Wireless expansion keeps traffic flowing - Tech Learning

Wireless expansion keeps traffic flowing

  Like many districts throughout the country, East Brunswick School District (EBSD) sought to enhance its student’s learning experience by increasing access to computers
Publish date:

 Like many districts throughout the country, East Brunswick School District (EBSD) sought to enhance its student’s learning experience by increasing access to computers. However, with the district's wireless network ill-equipped to handle the increased traffic, it was time to find a better way.

Tinos Rousos, senior network manager at the central New Jersey district, evaluated most of the major wireless LAN equipment makers, seeking one that was cost-effective and provided a wireless LAN that could be centrally managed.

"Many vendors required hardware controllers that were not appropriate for our needs and would bring additional costs," says Rousos. "We wanted an architecture that could go throughout the school district without those additional costs per school."

ESBD opted for Aerohive Networks Inc.'s Cooperative Control architecture. Cooperative Control combines an enterprise-class access point, called a HiveAP, with a suite of cooperative control protocols and functions that bring all of the benefits of controller-based architectures but without the cost and complexity of traditional controllers or overlay networks.

The first school to receive the new Aerohive-based wireless LAN was Hammarskjold Middle School. "The rollout went very smoothly," explains Rousos. "We conducted a number of tests on configurations and authentication services, and once that was in place, HiveManager made it very easy to apply our networking policies to the HiveAPs," he says.

For classrooms where both wireless and Ethernet were required, the district installed HiveAPs equipped with dual-port functionality so that the same cable drop could be used for both wireless and wired connections.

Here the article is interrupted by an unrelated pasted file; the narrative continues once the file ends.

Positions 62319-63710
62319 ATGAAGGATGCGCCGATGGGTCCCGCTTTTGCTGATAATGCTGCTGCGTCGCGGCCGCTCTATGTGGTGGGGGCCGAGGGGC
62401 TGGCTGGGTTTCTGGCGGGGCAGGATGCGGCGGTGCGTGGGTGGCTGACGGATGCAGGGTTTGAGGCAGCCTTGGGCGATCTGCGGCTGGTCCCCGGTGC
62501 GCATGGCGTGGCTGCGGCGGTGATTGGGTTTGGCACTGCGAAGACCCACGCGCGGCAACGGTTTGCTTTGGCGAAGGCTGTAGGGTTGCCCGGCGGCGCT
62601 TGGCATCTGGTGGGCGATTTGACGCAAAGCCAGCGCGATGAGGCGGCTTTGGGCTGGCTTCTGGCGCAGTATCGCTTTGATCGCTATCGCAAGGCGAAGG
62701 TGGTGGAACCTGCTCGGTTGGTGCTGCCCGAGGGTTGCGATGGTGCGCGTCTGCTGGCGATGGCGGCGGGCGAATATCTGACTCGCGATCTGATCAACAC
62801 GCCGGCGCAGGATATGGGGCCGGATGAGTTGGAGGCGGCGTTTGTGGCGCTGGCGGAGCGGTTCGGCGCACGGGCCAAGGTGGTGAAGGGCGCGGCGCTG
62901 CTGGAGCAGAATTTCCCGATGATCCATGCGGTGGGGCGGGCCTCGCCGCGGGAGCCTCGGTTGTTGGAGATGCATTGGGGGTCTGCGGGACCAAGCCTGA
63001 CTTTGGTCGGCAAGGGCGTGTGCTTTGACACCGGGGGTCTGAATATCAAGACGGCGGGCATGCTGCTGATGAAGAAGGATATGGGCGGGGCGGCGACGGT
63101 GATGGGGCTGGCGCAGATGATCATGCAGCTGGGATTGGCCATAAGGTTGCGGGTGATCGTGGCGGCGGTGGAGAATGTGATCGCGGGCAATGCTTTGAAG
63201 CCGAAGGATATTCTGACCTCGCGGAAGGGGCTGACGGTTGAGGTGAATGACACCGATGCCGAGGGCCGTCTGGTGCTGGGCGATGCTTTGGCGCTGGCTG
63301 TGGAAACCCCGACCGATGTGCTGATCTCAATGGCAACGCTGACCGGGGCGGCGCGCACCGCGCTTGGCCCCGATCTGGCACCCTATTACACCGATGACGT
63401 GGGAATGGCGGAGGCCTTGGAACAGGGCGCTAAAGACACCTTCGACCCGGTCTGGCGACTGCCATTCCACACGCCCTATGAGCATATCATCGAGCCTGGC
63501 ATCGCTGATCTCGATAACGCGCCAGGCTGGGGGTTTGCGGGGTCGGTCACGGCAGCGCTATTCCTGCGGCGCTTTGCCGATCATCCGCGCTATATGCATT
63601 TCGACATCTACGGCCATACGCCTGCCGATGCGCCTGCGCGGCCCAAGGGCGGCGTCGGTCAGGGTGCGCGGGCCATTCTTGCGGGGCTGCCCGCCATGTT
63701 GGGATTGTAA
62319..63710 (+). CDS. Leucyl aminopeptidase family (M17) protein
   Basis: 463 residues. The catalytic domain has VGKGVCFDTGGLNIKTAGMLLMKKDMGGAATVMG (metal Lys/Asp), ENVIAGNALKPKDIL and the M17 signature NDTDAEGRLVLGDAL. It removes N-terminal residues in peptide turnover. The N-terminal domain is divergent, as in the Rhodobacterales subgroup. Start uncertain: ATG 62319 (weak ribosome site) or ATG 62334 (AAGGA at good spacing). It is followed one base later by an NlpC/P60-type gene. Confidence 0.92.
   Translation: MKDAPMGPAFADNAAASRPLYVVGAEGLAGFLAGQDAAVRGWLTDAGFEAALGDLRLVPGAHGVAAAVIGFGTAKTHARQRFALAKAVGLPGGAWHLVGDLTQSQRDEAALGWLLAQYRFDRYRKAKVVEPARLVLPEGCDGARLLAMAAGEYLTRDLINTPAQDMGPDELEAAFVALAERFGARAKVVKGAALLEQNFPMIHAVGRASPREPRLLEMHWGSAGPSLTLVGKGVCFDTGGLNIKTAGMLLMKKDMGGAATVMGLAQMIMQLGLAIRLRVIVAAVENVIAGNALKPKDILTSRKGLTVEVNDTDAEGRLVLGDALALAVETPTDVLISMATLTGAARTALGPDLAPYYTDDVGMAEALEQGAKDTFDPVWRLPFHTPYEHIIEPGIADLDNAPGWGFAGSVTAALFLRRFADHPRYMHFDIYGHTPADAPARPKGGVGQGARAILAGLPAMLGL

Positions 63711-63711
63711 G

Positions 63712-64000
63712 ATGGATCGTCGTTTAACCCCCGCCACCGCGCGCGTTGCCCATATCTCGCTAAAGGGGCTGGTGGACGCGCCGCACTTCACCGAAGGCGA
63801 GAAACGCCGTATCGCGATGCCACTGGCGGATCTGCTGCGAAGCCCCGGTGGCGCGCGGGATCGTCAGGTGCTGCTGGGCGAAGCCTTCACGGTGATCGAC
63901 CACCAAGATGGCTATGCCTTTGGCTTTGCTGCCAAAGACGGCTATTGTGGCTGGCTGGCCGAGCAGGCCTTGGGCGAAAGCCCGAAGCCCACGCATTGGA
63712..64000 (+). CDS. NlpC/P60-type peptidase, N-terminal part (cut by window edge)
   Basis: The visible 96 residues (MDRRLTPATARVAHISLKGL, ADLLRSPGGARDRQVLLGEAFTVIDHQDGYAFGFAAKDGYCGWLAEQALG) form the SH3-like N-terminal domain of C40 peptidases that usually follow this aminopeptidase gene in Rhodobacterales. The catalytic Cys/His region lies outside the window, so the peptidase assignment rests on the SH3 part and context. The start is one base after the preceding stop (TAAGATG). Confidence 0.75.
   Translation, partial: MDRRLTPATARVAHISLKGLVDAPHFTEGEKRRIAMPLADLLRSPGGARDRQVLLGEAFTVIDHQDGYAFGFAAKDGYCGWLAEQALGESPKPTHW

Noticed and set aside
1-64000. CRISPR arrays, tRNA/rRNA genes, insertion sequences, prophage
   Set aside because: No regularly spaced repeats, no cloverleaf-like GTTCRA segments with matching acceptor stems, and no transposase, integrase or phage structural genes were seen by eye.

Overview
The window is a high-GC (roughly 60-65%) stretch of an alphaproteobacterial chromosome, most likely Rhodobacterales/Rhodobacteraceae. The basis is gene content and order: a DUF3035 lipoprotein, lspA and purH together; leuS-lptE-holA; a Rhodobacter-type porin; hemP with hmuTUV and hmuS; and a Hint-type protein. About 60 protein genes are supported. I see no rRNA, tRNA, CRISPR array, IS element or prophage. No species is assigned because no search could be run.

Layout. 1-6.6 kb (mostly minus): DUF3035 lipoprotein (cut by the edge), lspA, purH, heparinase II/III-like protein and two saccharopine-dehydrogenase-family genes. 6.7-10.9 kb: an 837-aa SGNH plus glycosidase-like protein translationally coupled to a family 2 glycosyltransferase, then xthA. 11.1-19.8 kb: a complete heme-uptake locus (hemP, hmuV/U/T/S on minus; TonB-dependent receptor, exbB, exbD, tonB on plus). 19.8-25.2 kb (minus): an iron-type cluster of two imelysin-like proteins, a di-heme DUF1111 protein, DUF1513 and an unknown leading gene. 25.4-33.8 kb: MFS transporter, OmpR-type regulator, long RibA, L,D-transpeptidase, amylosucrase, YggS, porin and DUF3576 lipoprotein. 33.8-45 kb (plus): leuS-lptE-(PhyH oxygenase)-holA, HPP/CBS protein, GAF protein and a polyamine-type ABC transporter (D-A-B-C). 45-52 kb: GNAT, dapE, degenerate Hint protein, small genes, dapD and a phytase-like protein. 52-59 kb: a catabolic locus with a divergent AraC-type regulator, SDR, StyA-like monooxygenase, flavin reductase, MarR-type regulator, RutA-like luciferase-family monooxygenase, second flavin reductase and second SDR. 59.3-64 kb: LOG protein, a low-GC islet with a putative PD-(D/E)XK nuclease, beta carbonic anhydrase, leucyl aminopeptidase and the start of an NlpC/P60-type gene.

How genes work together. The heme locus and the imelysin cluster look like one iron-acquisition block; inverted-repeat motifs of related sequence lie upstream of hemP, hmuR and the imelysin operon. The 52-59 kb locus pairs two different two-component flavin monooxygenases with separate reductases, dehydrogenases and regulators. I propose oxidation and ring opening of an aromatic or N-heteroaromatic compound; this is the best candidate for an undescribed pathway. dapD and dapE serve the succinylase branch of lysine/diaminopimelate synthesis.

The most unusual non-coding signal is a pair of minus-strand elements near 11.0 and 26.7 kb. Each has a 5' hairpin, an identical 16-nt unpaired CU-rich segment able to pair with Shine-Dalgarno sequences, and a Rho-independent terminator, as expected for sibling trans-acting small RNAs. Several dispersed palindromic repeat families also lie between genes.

Because HiveAPs sense each others' presence, they are able to use cooperative control protocols to provide mobility, cooperative RF management, resiliency, and best path forwarding. "With the Aerohive architecture, we know that if an AP goes down, for whatever reason, we don’t lose wireless capability. The network will still run strong, and we'll still have access to all of our resources," Rousos says.

Since the recent Aerohive WLAN installation at Hammarskjold Middle School, the district has expanded the network to include an administrative building. "I've found managing, as well as expanding, the Aerohive network to be very easy. Adding an additional five APs to the administrative building took only a couple of hours to physically place the APs and apply the same policies we designed to extend the network to an additional location," he says.

The network is managed through Aerohive's HiveManager Network Management System, which enables simple policy creation, firmware upgrades, configuration updates, and centralized monitoring throughout an Aerohive deployment from within a single console.



Wireless LAN handles heavy NC traffic

Nestled within a diverse set of suburban and rural communities in North Carolina, Pender County Schools seven elementary schools, five middle schools, three high schools, and an early college high school educate more than 8,400 students every year.

Managing Internet traffic in Canadian schools

 Network security and student safety have emerged as top priorities for education leaders in Canada as educators rely increasingly on the Internet for instruction, educational resources, assessment, data management, and more.

Wireless network expands technology use in Massachusetts HS

After less than a year on the job Framingham (MA) Public School District, director of technology Adam Seldow faced a daunting challenge – how to turn the district’s aging network infrastructure and PCs into the reliable system that students, teachers, and the community required.

Michigan district goes wireless and mobile

It’s no secret that many of Apple’s biggest fans are teachers and students. But given the trend among schools to deploy Wi-Fi networks in order to support the iPad and other mobile learning devices, Apple is clearly gaining favoritism from the high-tech side of academia too.

Large Texas district looks to wireless for bandwidth, speed

  The second largest school district in the San Antonio area, North East Independent School District (NEISD) has more than 70 schools and magnet programs, with an expected fall 2010 enrollment of 66,000 students. The district offers a web-based curriculum and provides students with technology resources to conduct research, complete assignments and communicate with others to complement their learning experience.

Keeping Parents Informed

My district is implementing a Web portal where parents can access student attendance, grades, test scores, and discipline records. This seems like a good idea, but are there pitfalls we need to anticipate? Districts that have adopted use of this type of portal report many benefits. Parents and students are able

Solution for school wireless devices adopted

Ruckus Wireless™ today announced that a number of large school districts across the country have selected the Ruckus ZoneFlex Smart Wi-Fi system to address the influx of wireless devices – such as tablets, netbooks, and smartphones – hitting their networks.